August is turning out to be a critical month for concentrating solar thermal developers. The California Energy Commission issued recommendations for not one, but three projects over the past week, for a whopping total of 1.6 GW. uire
Schott Solar’s announcement that it plans to halve its factory capacity for solar thermal equipment and will lay off 30 workers is a sobering reminder of some of the hurdles ahead for this emerging industry (or re-emerging, depending on your perspective).
Gary Conley, the entrepreneur who founded concentrating solar company SolFocus, is at it again. Last month he launched b2u Solar, a startup which uses the sun’s heat for industrial applications like drying, curing and commercial baking, and is one of a crop of startups working to take advantage of the higher efficiency potential of heat compared to electricity.
At the Cleantech Forum in San Francisco last week, Conley claimed b2u’s technology can deliver the equivalent of 40 to 60 cents per watt – and 2.5 to 4.5 cents per kilowatt-hour – by generating heat directly, instead of producing energy that is then used to make heat. That makes it potentially competitive with natural gas today, and the economics look even better if the heat is also used for air conditioning, as well as heating, Conley said. (It may sound counterintuitive, but heat can be paired with a chiller to generate cool air).
Read More about SolFocus Founder Turns Up the Heat with New Solar Startup b2u Solar
It looks like Ausra’s plan to sell components, instead of building large solar-power plants on its own, has started rolling. Ausra on Wednesday announced it has been selected to supply a critical component, a solar steam boiler, for a 100MW concentrated solar thermal power project being developed in Ma’an, Jordan. Read More about Ausra Gets a Piece of 100MW Solar Thermal Plant in Jordan
You know the viral “Noah takes a photo of himself every day for 6 years“? Well, what if Noah took a 4-second video of himself instead? And what if everyone else did, too? That’s kind of the effect you get from the new Robo.to TV service, a derivation of a product from Particle, a San Francisco-based web product shop.
Robo.to’s main function is simple — a place to post clips that are sort of a webcam status message, with no sound and a time limit of 4 seconds. You can use the GIF-like autoplaying video Robo.to creates for you as a sort of avatar that displays your most recent mood or location — or that’s the idea anyway, as compared with Seesmic (which doesn’t really do video anymore) or 12seconds, which use video clips more conversationally.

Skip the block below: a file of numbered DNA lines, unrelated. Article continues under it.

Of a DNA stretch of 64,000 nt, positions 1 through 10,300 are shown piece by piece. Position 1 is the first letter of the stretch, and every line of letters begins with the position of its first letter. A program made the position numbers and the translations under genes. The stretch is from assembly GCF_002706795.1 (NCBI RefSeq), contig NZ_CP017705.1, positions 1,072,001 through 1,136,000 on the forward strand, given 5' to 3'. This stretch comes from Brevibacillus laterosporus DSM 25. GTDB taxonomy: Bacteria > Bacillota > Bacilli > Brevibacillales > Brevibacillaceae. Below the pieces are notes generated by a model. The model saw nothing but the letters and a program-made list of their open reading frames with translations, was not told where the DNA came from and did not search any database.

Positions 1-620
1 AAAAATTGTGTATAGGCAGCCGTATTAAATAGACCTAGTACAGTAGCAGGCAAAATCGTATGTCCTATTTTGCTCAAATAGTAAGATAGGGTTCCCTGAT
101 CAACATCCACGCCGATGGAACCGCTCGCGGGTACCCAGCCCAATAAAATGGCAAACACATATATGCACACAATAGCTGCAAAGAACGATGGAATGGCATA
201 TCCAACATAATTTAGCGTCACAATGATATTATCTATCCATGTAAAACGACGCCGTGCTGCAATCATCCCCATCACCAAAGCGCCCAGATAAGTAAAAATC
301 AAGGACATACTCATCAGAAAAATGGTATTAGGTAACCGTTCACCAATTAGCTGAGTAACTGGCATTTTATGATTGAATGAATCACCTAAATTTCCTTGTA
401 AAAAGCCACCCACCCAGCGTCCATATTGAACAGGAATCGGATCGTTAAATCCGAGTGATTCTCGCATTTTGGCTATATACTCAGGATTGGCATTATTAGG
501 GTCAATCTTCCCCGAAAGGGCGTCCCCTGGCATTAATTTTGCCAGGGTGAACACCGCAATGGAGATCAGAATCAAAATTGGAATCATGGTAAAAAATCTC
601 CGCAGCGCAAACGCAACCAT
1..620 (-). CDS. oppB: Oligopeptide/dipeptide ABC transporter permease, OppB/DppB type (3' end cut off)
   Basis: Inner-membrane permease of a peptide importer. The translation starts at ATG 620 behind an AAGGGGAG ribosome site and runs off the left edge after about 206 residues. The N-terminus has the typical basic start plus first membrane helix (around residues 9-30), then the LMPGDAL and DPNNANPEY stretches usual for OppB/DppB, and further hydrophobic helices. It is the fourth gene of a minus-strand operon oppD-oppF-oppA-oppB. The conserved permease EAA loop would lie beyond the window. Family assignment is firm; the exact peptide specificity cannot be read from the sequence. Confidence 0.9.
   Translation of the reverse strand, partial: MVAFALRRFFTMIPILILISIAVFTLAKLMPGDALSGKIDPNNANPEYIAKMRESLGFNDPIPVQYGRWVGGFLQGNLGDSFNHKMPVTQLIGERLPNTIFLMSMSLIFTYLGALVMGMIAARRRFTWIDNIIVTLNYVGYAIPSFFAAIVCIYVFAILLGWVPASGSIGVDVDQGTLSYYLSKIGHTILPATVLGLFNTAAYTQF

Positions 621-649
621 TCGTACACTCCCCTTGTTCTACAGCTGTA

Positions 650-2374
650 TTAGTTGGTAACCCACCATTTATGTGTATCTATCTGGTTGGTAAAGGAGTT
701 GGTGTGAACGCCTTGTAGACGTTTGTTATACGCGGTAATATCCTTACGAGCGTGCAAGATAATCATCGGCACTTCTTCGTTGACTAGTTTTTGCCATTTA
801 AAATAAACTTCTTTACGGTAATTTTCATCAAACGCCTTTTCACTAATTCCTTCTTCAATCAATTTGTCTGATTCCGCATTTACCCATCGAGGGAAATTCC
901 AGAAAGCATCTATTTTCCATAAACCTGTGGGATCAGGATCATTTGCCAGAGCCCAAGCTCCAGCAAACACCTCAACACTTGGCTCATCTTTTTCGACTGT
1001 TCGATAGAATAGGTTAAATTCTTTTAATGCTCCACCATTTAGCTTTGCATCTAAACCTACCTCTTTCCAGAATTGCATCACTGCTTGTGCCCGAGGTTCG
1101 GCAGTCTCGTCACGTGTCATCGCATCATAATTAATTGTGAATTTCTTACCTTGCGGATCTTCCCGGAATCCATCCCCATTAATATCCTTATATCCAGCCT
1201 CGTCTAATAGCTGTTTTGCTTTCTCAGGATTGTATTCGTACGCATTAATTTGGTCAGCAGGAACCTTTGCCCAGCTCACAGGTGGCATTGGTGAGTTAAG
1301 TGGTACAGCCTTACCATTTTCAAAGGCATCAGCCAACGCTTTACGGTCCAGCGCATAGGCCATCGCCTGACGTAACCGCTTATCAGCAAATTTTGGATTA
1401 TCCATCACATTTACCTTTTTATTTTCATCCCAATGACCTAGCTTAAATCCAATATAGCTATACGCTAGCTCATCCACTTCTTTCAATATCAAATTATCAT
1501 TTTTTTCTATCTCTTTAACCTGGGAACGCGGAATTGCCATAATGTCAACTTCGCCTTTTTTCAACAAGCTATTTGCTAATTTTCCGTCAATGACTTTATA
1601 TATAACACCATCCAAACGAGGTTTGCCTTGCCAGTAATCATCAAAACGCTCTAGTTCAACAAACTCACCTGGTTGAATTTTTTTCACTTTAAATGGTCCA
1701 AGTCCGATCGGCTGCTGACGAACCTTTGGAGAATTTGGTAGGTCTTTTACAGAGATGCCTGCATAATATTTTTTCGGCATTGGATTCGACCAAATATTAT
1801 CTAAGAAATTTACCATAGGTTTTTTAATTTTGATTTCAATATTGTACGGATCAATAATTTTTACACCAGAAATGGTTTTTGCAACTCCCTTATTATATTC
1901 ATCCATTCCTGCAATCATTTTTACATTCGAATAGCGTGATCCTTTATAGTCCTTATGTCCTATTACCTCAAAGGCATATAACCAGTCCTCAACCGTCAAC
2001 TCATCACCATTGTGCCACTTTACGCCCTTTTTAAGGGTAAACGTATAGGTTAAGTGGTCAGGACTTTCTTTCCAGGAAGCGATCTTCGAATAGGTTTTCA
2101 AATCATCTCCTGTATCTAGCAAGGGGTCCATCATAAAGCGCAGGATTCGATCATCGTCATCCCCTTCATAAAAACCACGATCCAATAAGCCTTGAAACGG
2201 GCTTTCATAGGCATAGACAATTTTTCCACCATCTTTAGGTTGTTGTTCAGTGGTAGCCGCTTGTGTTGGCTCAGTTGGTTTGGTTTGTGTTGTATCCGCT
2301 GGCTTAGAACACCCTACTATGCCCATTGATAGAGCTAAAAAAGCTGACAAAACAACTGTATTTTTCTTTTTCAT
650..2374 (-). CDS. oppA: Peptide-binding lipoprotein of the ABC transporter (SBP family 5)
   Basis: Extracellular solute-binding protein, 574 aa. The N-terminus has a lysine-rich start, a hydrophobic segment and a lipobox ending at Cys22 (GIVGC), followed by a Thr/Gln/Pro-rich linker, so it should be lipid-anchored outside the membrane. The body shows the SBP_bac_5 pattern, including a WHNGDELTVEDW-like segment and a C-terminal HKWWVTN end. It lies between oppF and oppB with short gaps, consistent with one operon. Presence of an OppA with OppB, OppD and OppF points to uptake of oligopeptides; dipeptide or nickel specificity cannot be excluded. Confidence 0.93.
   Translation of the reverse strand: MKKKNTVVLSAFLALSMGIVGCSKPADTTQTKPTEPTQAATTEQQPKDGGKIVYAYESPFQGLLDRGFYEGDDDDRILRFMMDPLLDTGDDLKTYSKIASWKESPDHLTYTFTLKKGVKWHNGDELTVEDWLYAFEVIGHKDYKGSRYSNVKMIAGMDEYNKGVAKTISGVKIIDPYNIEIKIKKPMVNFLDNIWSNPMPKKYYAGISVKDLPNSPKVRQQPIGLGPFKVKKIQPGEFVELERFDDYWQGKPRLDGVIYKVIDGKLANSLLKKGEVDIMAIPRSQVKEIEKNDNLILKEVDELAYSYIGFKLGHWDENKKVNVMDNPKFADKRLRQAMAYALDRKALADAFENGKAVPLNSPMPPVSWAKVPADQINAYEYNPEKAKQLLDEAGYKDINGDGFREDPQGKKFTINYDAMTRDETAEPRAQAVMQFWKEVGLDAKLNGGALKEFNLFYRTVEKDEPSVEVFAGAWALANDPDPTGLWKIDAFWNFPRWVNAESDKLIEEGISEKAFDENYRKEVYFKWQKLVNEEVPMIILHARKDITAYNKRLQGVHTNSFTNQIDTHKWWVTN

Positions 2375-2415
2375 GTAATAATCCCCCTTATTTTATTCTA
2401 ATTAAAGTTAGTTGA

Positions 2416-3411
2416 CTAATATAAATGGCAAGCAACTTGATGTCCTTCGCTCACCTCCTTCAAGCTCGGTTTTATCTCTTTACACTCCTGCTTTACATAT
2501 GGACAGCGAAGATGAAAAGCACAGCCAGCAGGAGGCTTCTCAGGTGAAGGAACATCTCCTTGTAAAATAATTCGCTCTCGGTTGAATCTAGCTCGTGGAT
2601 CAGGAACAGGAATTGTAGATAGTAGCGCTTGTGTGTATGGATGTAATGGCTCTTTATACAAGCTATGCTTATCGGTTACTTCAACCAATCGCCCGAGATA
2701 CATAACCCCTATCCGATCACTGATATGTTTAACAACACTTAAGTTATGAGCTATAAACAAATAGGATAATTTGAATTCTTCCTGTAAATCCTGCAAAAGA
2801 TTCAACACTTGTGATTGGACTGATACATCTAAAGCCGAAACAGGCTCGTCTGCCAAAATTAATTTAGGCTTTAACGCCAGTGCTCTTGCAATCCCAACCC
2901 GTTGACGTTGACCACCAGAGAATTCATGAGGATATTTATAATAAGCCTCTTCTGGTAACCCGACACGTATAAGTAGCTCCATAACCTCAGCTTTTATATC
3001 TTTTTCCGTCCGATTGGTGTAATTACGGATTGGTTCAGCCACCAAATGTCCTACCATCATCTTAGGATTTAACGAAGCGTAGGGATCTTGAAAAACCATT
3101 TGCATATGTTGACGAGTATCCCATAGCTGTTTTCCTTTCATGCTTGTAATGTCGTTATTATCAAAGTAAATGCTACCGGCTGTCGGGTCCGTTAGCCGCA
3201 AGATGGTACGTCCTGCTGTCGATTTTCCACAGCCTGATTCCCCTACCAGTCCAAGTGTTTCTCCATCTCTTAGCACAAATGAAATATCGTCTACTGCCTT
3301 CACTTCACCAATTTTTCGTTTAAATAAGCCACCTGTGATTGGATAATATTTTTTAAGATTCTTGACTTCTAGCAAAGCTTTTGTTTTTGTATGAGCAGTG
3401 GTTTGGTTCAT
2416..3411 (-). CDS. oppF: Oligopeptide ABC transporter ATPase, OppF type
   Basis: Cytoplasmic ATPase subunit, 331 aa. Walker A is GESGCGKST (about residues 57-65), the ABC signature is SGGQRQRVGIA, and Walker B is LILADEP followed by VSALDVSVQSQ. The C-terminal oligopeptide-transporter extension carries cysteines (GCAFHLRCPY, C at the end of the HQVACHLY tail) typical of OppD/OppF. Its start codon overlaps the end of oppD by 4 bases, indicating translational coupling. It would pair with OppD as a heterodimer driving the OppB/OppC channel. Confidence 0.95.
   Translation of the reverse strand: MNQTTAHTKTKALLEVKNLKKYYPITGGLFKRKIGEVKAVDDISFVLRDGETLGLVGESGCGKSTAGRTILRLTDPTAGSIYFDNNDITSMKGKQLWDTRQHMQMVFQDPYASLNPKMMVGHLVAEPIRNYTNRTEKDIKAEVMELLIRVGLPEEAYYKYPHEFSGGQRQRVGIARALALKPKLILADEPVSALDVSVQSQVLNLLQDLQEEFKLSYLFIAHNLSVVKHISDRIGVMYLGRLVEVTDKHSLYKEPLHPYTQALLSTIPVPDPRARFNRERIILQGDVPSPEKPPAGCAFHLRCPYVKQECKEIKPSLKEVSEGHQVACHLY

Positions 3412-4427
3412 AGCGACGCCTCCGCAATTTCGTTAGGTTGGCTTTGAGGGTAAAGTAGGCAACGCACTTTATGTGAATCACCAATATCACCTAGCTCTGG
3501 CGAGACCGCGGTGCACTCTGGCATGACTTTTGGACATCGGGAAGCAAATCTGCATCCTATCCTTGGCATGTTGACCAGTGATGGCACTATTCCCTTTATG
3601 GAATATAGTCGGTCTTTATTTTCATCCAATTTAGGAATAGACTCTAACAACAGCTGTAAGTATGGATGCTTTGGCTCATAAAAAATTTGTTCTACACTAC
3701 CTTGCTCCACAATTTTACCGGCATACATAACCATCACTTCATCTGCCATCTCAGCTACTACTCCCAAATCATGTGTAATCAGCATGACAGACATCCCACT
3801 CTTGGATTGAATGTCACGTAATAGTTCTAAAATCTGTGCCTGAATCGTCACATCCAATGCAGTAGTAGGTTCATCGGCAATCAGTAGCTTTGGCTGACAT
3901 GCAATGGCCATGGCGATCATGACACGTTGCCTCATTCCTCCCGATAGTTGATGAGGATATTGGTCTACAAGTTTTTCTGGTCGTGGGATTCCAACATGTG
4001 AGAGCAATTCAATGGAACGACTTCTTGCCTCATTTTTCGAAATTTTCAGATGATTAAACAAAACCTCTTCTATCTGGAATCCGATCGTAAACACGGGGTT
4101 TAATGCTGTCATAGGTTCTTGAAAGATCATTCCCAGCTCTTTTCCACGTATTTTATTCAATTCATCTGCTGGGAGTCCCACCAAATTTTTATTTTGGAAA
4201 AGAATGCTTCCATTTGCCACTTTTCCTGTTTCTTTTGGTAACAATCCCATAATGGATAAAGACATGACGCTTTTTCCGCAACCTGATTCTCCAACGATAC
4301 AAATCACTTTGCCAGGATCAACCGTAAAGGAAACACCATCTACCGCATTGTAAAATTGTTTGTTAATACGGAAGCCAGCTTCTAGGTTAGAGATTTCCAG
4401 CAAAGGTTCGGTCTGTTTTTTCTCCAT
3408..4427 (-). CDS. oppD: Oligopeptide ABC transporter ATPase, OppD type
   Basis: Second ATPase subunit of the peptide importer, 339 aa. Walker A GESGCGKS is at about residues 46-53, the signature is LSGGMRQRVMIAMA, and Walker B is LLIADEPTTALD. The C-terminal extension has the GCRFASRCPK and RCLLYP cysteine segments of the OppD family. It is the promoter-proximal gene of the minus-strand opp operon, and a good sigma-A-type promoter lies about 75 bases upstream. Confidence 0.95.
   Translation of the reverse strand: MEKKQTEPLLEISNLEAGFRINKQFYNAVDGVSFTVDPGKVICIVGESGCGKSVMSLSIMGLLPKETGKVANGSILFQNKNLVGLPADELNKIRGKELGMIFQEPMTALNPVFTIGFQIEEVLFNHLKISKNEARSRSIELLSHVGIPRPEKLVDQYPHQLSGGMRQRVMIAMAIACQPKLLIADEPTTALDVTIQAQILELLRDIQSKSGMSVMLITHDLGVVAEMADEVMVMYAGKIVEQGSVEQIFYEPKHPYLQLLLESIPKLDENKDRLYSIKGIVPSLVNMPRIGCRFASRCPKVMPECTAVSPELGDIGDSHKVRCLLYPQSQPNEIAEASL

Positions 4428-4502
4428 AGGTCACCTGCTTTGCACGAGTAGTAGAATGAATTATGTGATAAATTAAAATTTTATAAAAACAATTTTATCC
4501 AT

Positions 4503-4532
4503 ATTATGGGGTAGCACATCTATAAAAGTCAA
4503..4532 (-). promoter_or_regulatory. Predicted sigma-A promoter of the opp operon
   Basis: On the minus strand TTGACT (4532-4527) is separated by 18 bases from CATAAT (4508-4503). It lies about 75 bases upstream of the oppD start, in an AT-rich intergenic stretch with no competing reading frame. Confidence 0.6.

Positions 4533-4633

The new Robo.to TV mode stitches updates together, either as a selection of members or sorted by metadata. (Check out the #everyone example video embedded above.) I’m not really sure if Robo.to TV is an art project or a product, and Particle co-founder and CTO Aubrey Anderson said that’s yet to be determined by seeing how people use it. So far, Robo.to itself is proving to be rather popular — in part because investor Justin Timberlake is already a built-in celebrity spokesman. Particle CEO Rey Flemings said Robo.to has had 20,000 active users, 100,000 videos, and 375,000 visitors in the last month, and it only launched in May.
For the solar industry, these are not the sunniest of times. And startups in general are vulnerable to the ongoing financial storms that have tied up credit and made venture capitalists wary of long-term, high-risk investments like solar farms. But two young solar ventures — one having just emerged from stealth mode last week and the other having splashed into the spotlight with a fat funding round last year — are slogging ahead with plans for commercialization.
Today concentrating solar startup Skyline Solar is holding an event to show off a grid-connected pilot installation at a Vally Transit Authority facility in San Jose, Calif., (near Zanker Road and Route 237, where Tesla Motors once planned to build a factory for its Model S electric sedan). As we wrote last week, the project is 24-30 KW and represents the largest demonstration of Skyline’s technology to date. In other words, it’s far from taking California by storm with utility-scale solar energy at competitive rates with fossil fuels — the startup’s stated goal. But it is feeding energy into the power grid, and it has caught the attention of California Energy Commissioner Jeffrey Byron, who will attend the event this afternoon. Skyline says it has other partnerships in the works for larger installations that it aims to deploy later this year.
Thin-film solar panel maker Abound Solar (formerly AVA Solar) is further along than Skyline, having fired up its first full-scale factory in April after more than a decade of development at Colorado State University. But while Abound — which this week announced new long-term sales agreements with two German solar integrators — has long eyed a price war with giant First Solar (s FSLR), the startup remains a little fish in the big solar pond. Right now, with larger players under pressure as a result of oversupply and increasingly difficult margins, being small, nimble and well-funded may not be such a bad thing.